Youth Throng to Sunday Protest

Drawn by diverse motivations, protesters under 30 agree that Bush must go

The hundreds of thousands of protesters who marched Sunday in New York City were joined by a sizable contingent of young demonstrators opposed to the policies and reelection of Pres. George W. Bush and Vice Pres. Dick Cheney. As with the huge crowd generally, these youthful protesters had different political motivations and came from a variety of personal backgrounds, but shared a general insistence that their motivation in turning out were both patriotic and peaceful.

“We traveled 3,000 miles to say no to the Bush agenda,” Donna Dear said from behind her Jackie-O sunglasses. Dear, 21, flew to New York City from Portland, Oregon to protest and like many of the young marchers around her, she had more than one reason to oppose the president.

“The assault on women’s choice, the attempt to write discrimination into the Constitution, an illegal war, pushing for free trade policies that are destroying the Third World—pick one. They’re doing everything wrong,” she said. Dear marched hand-in-hand with friends from Team Cascadia, an environmental group from the Pacific Northwest. They all incurred the cost of a plane ticket, but stayed free in a Bronx church. For Dear, a young veteran of grassroots politics, seeing all the young people on the streets Sunday gave her hope.

At the same time, members of her generation in town to support the president at the convention, Dear said, “are cutting off their nose to spite their face and they’re shooting themselves in the foot all at the same time.”

Matthew Shultz, 29, agreed. He lives in Brooklyn and works at a “stupid office job.” Waiting to march to Madison Square Garden, he stood holding a sign with an image of his own hand, middle finger extended, and the words “and the pachyderms you rode in on.” He said his message was aimed at the young Republicans in town.

“It seems like if you’re ever going to attach yourself to some reactionary ideology, it should be when you are old and inflexible, not when you’re young and still finding things out,” Shultz said.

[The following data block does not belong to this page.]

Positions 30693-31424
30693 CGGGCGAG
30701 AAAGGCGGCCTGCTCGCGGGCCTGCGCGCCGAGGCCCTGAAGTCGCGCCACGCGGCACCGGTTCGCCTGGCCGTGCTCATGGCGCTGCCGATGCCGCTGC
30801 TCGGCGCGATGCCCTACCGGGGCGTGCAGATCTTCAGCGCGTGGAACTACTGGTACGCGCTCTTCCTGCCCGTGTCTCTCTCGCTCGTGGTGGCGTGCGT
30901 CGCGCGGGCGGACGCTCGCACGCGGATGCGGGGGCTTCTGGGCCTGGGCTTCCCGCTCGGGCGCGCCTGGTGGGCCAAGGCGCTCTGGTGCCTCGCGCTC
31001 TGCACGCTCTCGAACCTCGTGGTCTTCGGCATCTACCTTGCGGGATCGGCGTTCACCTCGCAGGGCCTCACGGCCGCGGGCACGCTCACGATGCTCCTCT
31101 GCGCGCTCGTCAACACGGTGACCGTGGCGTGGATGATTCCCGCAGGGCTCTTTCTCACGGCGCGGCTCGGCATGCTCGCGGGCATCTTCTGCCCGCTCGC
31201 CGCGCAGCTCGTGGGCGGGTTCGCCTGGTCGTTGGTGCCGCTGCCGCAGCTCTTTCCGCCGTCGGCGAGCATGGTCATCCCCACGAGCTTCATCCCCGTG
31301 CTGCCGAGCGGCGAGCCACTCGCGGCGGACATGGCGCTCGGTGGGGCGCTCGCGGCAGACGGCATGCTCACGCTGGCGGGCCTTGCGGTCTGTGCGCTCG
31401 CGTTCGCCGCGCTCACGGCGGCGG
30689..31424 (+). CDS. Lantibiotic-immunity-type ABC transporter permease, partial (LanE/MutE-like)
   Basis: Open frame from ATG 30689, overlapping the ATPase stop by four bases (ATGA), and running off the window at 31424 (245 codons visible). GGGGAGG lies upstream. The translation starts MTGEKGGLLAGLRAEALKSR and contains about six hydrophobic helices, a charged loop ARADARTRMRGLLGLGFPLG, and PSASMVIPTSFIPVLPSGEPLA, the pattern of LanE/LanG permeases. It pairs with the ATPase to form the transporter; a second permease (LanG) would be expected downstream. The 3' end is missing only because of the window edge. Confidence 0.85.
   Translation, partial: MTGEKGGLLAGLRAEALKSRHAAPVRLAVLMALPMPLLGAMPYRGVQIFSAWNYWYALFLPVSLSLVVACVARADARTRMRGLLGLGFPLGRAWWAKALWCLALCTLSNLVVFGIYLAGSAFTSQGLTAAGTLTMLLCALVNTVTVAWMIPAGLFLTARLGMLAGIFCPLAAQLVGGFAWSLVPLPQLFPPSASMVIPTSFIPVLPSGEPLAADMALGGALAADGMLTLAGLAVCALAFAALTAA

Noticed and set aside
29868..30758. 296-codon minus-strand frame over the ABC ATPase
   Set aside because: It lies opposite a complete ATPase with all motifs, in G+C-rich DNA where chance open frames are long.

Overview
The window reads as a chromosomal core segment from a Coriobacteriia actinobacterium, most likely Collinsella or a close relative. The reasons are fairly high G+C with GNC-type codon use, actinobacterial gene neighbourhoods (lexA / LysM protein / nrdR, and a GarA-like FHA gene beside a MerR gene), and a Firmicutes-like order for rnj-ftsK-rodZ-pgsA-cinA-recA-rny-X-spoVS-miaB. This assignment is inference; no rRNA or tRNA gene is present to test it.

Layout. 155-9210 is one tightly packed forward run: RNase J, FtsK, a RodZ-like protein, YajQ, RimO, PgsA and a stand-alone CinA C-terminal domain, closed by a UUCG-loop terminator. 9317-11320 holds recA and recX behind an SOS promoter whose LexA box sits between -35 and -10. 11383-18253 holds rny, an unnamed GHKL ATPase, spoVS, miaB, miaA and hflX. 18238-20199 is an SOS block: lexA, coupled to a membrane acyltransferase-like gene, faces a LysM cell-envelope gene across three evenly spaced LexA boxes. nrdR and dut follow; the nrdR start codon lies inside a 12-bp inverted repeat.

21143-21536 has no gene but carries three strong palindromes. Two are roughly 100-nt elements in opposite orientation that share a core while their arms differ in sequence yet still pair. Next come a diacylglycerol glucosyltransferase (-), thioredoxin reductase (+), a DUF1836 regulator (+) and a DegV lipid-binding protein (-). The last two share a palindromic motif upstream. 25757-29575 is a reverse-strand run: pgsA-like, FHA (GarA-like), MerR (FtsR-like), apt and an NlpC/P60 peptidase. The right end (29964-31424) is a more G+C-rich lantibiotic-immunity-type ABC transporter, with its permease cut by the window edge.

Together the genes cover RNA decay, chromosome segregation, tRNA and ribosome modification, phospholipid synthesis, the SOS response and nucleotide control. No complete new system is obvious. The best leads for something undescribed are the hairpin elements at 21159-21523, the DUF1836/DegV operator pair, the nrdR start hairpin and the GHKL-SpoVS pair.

The Brooklynite said he supports the right of gay and lesbian couples to marry and called the Federal Marriage Amendment (FMA), which the president endorsed, ludicrous.

“A putative virtue of the party has been their adherence to a minimalist and literal interpretation of the Constitution and the fact that… [Bush] would flirt with changing our government’s most sacred document is just really disgusting,” Shultz said. “People don’t care about this until they put it on the agenda and they only put it on the agenda to galvanize bigots.”

Jason Congrucci, a 27-year-old marketing manager at an architectural firm in New York City, also opposed the president’s endorsement of the FMA.

“Who is George Bush to judge me and my personal relationship with my boyfriend or with anyone?” he asked as he approached 30th Street with his boyfriend and his sister. “We should keep the church and state separated and I don’t think that [the president’s] personal beliefs or the beliefs of the radical right of the country should have any sort of bearing on who I love and how I express that.”

Young queer people were well represented in Sunday’s march. Anthony Lowe, a recent college graduate from Denver, called the proposed FMA an “atrocity.” Lowe, 22 and bisexual, said young conservatives tend to be more closed-minded than young liberals.

“Read as much as you can,” he urged them. “Read independent media and try and absorb as much as you can, not just mass media and then make your own decision. I think if you do that, the choice is clear.”

Queer protesters weren’t the only ones who found personal reasons to oppose Bush.

Megan Kimberly, a 23-year-old bartender from New York City, protested Bush’s economic policy.